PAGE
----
In 2017, I remember being bowled over by the Diplomatic Protection Service amid the swarms of Jacinda-mania. People clamoured to get a glimpse of the future PM, while National cycled through leader after leader. The night Judith Collins was rolled, Tova and I had just left the building. Our phones started pinging. Both of us dropped everything and rushed back. We had the run of the place and stayed past midnight interviewing bewildered National MPs. We were back at 5am to get the rest as they arrived for work.

When Dame Jacinda Ardern resigned, I’d spent the day in a tizzy, pleading with her team to give me an inkling of what the upcoming announcement was. I called the producers and almost cancelled my slot in the news. “I don’t have an angle,” I told them.

And then: “The impending election has also given me time for reflection.” I grabbed reporter Amelia Wade’s knee. She grabbed mine. I spoke that night about an audible gasp in the room. Confession: It was mine. My phone flooded with one-word expletive texts. Jacinda had hardly uttered the words before the slightly longer text came: “Get in front of a camera. We’re breaking into programming.”

That sense of alertness and excitement, of being so alive and wild, are hallmarks of Newshub I’ll always cherish.

I can’t imagine not hearing that electro-synthetic sound of the opening titles thumping in my ear at 6pm sharp, smashing adrenaline through my body. I can’t imagine not sharing a quick little joke with Sam and Mike before I put my serious face on and go live. What a sense of calm that brought to chaos. Most of all, I can’t imagine not working alongside my best friends every day. But for all the unknowns of the future, we can find comfort in the past, in the glorious memories that you gave us all.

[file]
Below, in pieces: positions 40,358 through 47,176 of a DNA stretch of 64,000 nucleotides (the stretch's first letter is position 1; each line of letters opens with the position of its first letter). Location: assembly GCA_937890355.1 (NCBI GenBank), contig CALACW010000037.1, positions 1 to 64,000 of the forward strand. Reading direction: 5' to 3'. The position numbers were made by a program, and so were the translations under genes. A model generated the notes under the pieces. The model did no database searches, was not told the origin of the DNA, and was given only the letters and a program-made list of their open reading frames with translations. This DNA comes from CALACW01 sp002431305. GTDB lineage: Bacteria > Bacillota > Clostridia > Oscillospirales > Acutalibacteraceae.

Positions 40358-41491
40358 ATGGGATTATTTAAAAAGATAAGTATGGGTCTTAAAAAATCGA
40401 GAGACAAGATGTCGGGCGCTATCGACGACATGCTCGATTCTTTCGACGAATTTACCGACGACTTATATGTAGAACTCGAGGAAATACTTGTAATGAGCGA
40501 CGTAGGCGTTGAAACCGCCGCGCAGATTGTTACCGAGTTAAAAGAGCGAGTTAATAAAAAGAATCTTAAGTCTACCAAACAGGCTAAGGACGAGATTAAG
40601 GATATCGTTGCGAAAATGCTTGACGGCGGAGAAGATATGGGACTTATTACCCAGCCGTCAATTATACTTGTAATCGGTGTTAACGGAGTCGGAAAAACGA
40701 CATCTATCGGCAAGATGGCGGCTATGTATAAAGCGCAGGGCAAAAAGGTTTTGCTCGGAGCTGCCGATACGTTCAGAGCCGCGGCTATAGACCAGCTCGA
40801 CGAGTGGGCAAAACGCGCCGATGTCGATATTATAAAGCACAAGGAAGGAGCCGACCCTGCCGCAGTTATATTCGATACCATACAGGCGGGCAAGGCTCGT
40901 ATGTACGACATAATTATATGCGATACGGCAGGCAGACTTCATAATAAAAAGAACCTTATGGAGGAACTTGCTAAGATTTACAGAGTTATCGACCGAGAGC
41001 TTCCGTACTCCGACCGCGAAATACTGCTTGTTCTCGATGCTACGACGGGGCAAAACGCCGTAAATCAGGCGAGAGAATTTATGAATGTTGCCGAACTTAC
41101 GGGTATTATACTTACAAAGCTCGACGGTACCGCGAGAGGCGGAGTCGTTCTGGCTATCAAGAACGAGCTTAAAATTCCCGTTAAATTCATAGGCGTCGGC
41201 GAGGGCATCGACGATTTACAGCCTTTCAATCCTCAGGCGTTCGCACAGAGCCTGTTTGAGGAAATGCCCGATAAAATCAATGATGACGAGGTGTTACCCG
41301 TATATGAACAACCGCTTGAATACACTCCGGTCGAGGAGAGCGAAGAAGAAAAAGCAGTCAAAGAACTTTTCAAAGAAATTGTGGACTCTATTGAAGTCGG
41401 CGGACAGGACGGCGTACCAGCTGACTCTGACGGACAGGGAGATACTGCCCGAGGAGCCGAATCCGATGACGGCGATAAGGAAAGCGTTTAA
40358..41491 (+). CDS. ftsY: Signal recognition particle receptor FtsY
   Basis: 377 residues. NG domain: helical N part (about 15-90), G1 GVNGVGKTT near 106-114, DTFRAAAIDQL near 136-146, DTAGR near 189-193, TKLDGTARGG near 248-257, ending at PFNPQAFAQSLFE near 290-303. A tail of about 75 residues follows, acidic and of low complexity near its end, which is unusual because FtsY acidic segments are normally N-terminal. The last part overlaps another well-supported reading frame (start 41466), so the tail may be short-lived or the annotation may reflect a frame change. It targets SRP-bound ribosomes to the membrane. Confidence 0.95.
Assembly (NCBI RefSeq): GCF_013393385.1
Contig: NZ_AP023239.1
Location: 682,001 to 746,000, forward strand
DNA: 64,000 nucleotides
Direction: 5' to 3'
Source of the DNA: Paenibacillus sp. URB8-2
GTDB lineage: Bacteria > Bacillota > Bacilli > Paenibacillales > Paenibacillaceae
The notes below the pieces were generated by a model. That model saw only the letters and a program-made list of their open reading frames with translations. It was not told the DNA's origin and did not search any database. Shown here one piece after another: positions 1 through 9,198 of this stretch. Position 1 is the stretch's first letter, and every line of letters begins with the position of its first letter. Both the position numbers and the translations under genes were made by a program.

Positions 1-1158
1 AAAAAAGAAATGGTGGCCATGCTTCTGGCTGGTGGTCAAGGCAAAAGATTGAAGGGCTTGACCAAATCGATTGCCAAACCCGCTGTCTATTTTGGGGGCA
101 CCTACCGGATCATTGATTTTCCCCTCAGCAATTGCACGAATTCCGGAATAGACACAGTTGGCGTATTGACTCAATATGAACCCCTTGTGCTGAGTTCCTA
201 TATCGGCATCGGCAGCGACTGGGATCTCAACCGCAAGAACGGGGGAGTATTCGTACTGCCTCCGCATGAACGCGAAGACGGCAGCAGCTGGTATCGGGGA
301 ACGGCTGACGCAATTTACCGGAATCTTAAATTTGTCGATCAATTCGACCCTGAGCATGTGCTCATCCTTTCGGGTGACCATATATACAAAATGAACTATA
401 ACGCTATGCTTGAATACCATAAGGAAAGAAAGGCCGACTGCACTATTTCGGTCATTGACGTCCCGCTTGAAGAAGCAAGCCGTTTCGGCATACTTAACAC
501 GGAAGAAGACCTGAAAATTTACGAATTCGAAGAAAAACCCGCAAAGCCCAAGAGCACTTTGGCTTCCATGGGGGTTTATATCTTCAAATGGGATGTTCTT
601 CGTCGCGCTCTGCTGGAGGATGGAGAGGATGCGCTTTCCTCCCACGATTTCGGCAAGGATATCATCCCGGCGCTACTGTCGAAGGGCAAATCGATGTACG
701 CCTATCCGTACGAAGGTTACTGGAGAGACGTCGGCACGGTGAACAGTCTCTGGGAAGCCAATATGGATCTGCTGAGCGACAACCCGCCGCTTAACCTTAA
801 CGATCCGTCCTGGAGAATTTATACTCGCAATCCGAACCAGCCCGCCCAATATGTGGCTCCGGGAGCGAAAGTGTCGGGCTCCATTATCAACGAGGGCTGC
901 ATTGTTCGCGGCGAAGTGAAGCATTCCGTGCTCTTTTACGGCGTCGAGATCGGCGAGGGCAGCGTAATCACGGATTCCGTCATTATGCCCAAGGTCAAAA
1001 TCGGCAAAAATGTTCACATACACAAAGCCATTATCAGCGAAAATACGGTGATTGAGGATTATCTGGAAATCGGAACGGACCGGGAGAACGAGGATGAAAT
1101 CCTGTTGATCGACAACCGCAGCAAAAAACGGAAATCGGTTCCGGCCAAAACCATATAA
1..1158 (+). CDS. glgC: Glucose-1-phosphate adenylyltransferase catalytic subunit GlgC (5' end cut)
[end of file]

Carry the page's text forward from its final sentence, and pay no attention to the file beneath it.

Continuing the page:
Thanks, Newshub


Janika ter Ellen

Journalist & presenter

Janika ter Ellen sitting beside a Newshub camera

I’ve fallen in love at first sight twice and the first time was with Newshub. My first day there is burned in my memory. It was 2007, and Sam Hayes and I were studying media together at Victoria University while she was reporting for Nightline. She’d arranged for me to come and see her workplace in action. “They’ll love you,” she assured me with her subtle, twinkly smile. “It’s not scary at all. They’re just … a tiny bit unusual, that’s all.”

With a dry mouth and a bucketload of self-doubt, I turned up on a Friday morning to the Wellington newsroom, where reporter Rachel Morton met me in reception and handed me a coffee. “You’re going to need this,” she said with an amused look. She and Michael Morrah let me follow them around for the day. They were smart, brave, warm and kind. I loved everything about them and I loved their work.

When 4pm rolled around and the coffee had worn off, there was breaking news – the Interislander ferry had broken down. The mood shifted from jovial to hyper-focused. Typing taps sped up. Chatter died down. The legendarily tough-but-really-a-quite-a-softie Wellington bureau chief Gordon McBride walked over, pushed his glasses to the end of his nose and quizzically peered over at me. “Samantha tells me you’re clever. Let’s see. I want you to write 30 seconds on this shit-box ferry going absolutely bloody kaput.”

My hands shook as he read it. My eye even pulsed. He was silent for 10 full seconds after he finished. I held my breath. “What is this shit?” he said finally, shooting me a tiny smile to let me know my failure wasn’t unexpected. “It sucks. I’ll do it and you watch if you want to get anywhere around here.”

At 5pm, he threw me my next test: “Okay, pretend the Interislander shitting itself is a live cross. I’m the camera. And speak up!” I did it, but I could barely breathe. Another fail. “No. Absolutely not. Talk normally. You are a Kiwi talking to Kiwis. None of this ‘announcing’ shit. Just tell me what the f*** is going on!”

As I said, love at first sight. It was tough, but it was exciting and impactful work with an amazing team. I wanted to be part of it. And I was overjoyed to land my first real job back in that very same Wellington newsroom in 2010.